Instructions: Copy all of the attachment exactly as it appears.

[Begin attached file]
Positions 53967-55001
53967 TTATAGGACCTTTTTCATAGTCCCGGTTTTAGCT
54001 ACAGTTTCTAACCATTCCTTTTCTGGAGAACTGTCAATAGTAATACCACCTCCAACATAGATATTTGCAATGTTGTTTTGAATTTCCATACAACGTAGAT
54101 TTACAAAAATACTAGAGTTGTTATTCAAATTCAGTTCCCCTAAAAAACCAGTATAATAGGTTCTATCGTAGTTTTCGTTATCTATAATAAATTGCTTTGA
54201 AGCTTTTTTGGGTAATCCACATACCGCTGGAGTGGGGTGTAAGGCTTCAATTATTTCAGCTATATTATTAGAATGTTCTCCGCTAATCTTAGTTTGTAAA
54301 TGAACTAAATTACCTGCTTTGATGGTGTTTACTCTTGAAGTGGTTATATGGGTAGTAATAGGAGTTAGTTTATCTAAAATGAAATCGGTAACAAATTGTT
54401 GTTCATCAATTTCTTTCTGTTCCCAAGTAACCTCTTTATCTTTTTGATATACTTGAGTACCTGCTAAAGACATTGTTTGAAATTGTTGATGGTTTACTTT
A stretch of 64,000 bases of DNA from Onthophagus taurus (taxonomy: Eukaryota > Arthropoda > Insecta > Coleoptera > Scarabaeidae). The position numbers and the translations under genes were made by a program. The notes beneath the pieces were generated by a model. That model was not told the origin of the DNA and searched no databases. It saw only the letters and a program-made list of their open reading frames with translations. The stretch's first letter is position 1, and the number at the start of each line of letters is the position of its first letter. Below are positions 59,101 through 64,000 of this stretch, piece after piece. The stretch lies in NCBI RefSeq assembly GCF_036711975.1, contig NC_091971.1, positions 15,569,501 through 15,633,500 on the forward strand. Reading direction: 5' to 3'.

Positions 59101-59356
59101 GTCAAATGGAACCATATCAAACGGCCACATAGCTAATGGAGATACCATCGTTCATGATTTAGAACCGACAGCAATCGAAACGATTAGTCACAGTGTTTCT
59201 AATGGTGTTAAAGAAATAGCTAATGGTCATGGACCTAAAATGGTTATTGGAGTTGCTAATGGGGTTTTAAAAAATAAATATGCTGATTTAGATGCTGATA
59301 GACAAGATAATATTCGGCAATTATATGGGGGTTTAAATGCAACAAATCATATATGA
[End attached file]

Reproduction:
Positions 53967-55001
53967 TTATAGGACCTTTTTCATAGTCCCGGTTTTAGCT
54001 ACAGTTTCTAACCATTCCTTTTCTGGAGAACTGTCAATAGTAATACCACCTCCAACATAGATATTTGCAATGTTGTTTTGAATTTCCATACAACGTAGAT
54101 TTACAAAAATACTAGAGTTGTTATTCAAATTCAGTTCCCCTAAAAAACCAGTATAATAGGTTCTATCGTAGTTTTCGTTATCTATAATAAATTGCTTTGA
54201 AGCTTTTTTGGGTAATCCACATACCGCTGGAGTGGGGTGTAAGGCTTCAATTATTTCAGCTATATTATTAGAATGTTCTCCGCTAATCTTAGTTTGTAAA
54301 TGAACTAAATTACCTGCTTTGATGGTGTTTACTCTTGAAGTGGTTATATGGGTAGTAATAGGAGTTAGTTTATCTAAAATGAAATCGGTAACAAATTGTT
54401 GTTCATCAATTTCTTTCTGTTCCCAAGTAACCTCTTTATCTTTTTGATATACTTGAGTACCTGCTAAAGACATTGTTTGAAATTGTTGATGGTTTACTTT
A stretch of 64,000 bases of DNA from Onthophagus taurus (taxonomy: Eukaryota > Arthropoda > Insecta > Coleoptera > Scarabaeidae). The position numbers and the translations under genes were made by a program. The notes beneath the pieces were generated by a model. That model was not told the origin of the DNA and searched no databases. It saw only the letters and a program-made list of their open reading frames with translations. The stretch's first letter is position 1, and the number at the start of each line of letters is the position of its first letter. Below are positions 59,101 through 64,000 of this stretch, piece after piece. The stretch lies in NCBI RefSeq assembly GCF_036711975.1, contig NC_091971.1, positions 15,569,501 through 15,633,500 on the forward strand. Reading direction: 5' to 3'.

Positions 59101-59356
59101 GTCAAATGGAACCATATCAAACGGCCACATAGCTAATGGAGATACCATCGTTCATGATTTAGAACCGACAGCAATCGAAACGATTAGTCACAGTGTTTCT
59201 AATGGTGTTAAAGAAATAGCTAATGGTCATGGACCTAAAATGGTTATTGGAGTTGCTAATGGGGTTTTAAAAAATAAATATGCTGATTTAGATGCTGATA
59301 GACAAGATAATATTCGGCAATTATATGGGGGTTTAAATGCAACAAATCATATATGA